Fire Brigade Union General Secretary, Matt Wrack, addressing the Rally, spelled out what was expected for there to be no divorce…

"This past week we've seen a huge rejection at the polls against the austerity agenda of the Coalition Government" he said "But I think the message that has to go to Labour councils across the country is that people didn't vote to see someone else implementing the cuts, they voted against the cuts and we want to see them standing up against cuts and the services and jobs that we all rely on."

Making reference to Salford's unique Working Class Movement Library which documents workers' struggles over two centuries, and the Battle of Bexley Square (see here), Wrack urged people to "learn the lessons of the past so we can organise for today, and build for tomorrow because the agenda we are facing is about rolling back all of the gains that have been won by the Labour movement in the past 200 years…

"Thatcher used to say there is no alternative and that's what they're saying today" he added "Even after the local elections the Tory right is saying what we need is more deregulation in the labour market to allow them to force wages down even more to bail out the profit system...We now have hospitals in the NHS run by private companies, we now have private companies moving into education, the fire service has got private company parasites moving in to take control – it is a scandal that all these gains of civilisation that we've made are now under attack.

"If we listen to those people who say there is no alternative we are doomed" he concluded "We have always said that `If you have no alternative then we will build our own alternative', that's what working people have done in the North West and that is what working people in the North West have got to do going forward…"

The attacks on working people across the globe, as well as in Salford and Britain, were at the centre of the May Day sentiments. References were made to what's happening in Greece and Spain; while a message of support was read out from workers in Iran facing "terror and violence".

Hilda Palmer of the Manchester Hazards Campaign spoke passionately about the Coalition Government's attack on health and safety at work and how Workfare Minister, Chris Grayling, wants to abolish 84% of health and safety regulation…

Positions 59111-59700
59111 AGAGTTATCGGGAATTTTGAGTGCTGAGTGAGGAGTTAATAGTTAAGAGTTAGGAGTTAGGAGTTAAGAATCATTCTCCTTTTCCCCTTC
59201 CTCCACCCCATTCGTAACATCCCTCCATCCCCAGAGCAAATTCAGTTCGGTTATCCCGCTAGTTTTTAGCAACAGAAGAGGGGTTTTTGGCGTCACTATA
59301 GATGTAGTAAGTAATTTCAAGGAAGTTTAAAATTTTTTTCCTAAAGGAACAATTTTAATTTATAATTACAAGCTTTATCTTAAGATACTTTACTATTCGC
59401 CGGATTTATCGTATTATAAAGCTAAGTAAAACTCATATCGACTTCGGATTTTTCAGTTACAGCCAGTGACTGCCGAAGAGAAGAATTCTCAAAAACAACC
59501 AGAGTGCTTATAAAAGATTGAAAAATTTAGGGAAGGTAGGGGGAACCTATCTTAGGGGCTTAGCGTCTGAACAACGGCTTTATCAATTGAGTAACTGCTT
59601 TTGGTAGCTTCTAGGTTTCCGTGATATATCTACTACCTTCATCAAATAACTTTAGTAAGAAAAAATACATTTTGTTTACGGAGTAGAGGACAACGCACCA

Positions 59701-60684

"You ask any family of someone who has been killed or injured at work and they will tell you that they weren't killed or injured because of too much regulation, it's the opposite" she said.

Hilda quoted frightening figures - in Great Britain last year 1400 people were killed in work related incidents or committed suicide because of the stresses of work. Up to 50,000 people died through work related illness, which is six people an hour, and two million people said they were made ill by work.

"More of our families will be killed and injured as a result of what this Government is doing" she said "No-one voted to die at work and that is what this campaign is about…"

For those who haven't got work and its health and safety issues, Alex Halligan of the Salford TUC Unemployed Centre, promised to take the fight to the Government…

"52% of people under the age of 27 are unemployed in Broughton where I live" he said "It blights this city, one of the worst affected in the country…"

Steven North, Secretary of Salford City Unison stressed the importance of May Day…

"In a time of austerity and attacks from the Government, not only hell bent on destroying the living standards of working class people but also the traditions that we depend upon, it's important that we recognise this day and it's place in our movement…"

After the Bexley Square Rally, a colourful, noisy march featuring two bands, a sound system and a red rainbow of flags and banners snaked into Manchester, via Chapel Street and Deansgate for a further rally at Cathedral Gardens.

* Main photo shows Alice Searle showing Ian Stewart a copy of the 1942 newspaper proclaiming the birth of the Welfare State

** Thursday May 10th Pensions Strike Rally

On Thurdsay public sector unions PCS, UNITE and UCU are on strike in support of their pensions. There is a Rally in Manchester 12:15-1:30pm at the Mechanic's Institute on Princess St, and a march setting off at 11:30am from Salford Central Station on Gore Street.